Namibian H.e.s.s. Telescope Discovers High Energy Rays

10 Oct 2023

The H.E.S.S. gamma ray telescope stationed near the Gamsberg some 100km west of Windhoek has detected a new component of higher energies from a burnt-out star.

These cosmic gamma quanta rays had an energy of up to 20 tera-electron volts (TeV).
They come from a pulsar, a burnt-out, dead star, and are the most energetic gamma rays ever discovered and measured by the H.E.S.S. Telescope.

This was disclosed in the magazine Nature Astronomy on 05 October 2023.

"This is about 200 times more energetic than all the radiation that has previously been measured from this object," says Christo Venter from the North-West University in South Africa, who was involved in the project.

The radiation recorded has around ten trillion times as much energy as visible light. “The observation is difficult to reconcile with the current theory for the generation of such pulsed gamma radiation,” said a press release from the German Electron Synchrotron (DESY) on Friday.

The H.E.S.S. Telescope array near Windhoek.
Photo: H.E.S.S. Collaboration, Stefan Schwarzburg.


Pulsars are the remnants of stars that have exploded spectacularly in what is called a supernova. The explosion leaves behind a small, dead star, of about 20 km in diameter, that rotates extremely quickly and has an enormous magnetic field, DESY explained.

"These dead stars consist almost entirely of neutrons with incredible density: a teaspoon of their material weighs more than five billion tons, which is about 900 times the weight of the Great Pyramid of Giza," explained H.E.S.S. scientist Emma de Oña Wilhelmi from DESY.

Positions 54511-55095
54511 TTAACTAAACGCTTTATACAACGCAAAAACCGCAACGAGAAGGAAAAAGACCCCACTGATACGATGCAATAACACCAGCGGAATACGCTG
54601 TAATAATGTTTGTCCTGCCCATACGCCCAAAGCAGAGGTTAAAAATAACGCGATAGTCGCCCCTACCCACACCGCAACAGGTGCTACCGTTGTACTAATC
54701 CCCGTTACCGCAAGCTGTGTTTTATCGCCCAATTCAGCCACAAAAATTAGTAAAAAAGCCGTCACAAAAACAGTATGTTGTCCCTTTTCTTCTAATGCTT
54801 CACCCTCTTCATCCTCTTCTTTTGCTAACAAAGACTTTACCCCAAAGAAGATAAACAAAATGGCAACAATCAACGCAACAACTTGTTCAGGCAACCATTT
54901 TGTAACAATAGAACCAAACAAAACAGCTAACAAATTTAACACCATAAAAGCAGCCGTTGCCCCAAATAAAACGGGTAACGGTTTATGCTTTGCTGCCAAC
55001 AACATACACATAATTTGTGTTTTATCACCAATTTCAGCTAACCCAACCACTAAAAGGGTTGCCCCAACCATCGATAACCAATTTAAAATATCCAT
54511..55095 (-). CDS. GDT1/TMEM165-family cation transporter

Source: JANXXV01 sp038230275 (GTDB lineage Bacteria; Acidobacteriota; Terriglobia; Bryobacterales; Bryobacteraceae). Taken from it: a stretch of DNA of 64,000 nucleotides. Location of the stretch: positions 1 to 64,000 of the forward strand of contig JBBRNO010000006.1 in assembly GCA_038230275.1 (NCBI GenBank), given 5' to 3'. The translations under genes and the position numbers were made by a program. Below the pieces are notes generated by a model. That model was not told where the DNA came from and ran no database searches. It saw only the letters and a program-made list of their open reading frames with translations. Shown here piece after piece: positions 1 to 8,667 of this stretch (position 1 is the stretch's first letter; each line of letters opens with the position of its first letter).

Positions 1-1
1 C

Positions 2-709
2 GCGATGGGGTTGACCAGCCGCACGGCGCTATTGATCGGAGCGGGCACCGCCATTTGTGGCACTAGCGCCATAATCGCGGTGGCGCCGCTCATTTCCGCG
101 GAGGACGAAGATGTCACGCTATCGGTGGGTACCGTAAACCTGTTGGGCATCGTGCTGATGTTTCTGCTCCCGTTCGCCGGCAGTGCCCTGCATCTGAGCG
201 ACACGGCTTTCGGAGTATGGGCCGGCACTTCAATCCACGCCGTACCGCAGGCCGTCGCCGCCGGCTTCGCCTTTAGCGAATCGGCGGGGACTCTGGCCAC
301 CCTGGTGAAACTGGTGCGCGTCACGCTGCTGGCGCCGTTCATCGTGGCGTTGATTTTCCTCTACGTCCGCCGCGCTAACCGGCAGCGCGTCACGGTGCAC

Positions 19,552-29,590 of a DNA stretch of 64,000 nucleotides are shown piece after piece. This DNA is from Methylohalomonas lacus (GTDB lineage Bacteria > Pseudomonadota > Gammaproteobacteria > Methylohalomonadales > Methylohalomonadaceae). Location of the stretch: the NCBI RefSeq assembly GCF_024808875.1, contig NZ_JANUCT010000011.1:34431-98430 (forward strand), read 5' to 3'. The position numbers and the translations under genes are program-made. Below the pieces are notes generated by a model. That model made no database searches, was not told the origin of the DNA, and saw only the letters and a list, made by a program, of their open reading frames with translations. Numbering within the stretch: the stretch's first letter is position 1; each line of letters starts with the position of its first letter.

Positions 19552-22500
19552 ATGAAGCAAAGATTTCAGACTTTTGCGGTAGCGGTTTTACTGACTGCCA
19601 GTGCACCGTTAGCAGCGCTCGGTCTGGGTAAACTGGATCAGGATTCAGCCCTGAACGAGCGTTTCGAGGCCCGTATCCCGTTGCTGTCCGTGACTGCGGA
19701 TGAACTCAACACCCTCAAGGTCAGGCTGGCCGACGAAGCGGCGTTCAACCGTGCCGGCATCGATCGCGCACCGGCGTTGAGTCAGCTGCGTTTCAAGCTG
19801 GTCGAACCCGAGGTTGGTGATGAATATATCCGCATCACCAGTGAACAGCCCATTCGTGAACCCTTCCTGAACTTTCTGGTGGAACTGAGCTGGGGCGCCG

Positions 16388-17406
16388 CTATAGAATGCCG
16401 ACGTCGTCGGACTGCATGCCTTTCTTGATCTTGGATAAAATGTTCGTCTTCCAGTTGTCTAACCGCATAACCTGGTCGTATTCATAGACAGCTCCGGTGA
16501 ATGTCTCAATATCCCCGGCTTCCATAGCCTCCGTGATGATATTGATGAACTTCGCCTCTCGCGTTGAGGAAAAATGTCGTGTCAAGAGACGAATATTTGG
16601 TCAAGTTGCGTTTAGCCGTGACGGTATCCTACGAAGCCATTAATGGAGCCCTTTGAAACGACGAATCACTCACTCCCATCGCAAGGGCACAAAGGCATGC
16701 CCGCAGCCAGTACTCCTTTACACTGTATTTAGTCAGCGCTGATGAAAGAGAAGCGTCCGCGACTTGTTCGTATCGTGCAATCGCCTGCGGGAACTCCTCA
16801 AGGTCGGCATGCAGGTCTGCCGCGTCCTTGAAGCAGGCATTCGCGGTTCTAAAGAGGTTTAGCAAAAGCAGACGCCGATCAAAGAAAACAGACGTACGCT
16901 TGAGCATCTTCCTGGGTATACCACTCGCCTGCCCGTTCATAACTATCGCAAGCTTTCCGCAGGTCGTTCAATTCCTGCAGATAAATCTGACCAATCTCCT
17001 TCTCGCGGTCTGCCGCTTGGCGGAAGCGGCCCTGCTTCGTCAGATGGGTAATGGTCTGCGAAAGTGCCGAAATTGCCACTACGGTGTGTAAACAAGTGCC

The H.E.S.S. Telescope array in Namibia detected that these incredible fast energy rays come from the Vela pulsar in the southern sky in the constellation “Sails of the Ship”.

Vela is the brightest pulsar in the radio band of the electromagnetic spectrum and the brightest sustained source of cosmic gamma rays in the giga-electron volt (GeV) range. Vela rotates about eleven times per second.

According to the current theory, the radiation comes from fast electrons that are accelerated and deflected by the pulsar's strong magnetic fields.

However, this newly discovered component occurs synchronously with radiation in the GeV range. In order to achieve these enormous energies, the electrons would have to be accelerated more than is actually possible in the magnetosphere. The rhythm of the emission must remain intact, according to DESY and the online publication

Typically, pulsars are expected to emit radiation with energies below tens of gigaelectronvolts (GeV). One gigaelectronvolt is equal to one billion electronvolts.

Vela – it was established - generates the “most energetic gamma rays” ever discovered coming from a pulsar.

"This result challenges our previous knowledge of pulsars and requires a rethinking of the theory of how these natural accelerators work," said Arache Djannati-Atai of the APC Astroparticle and Cosmology laboratory in France, who led the H.E.S.S. research.

Brigitte Weidlich

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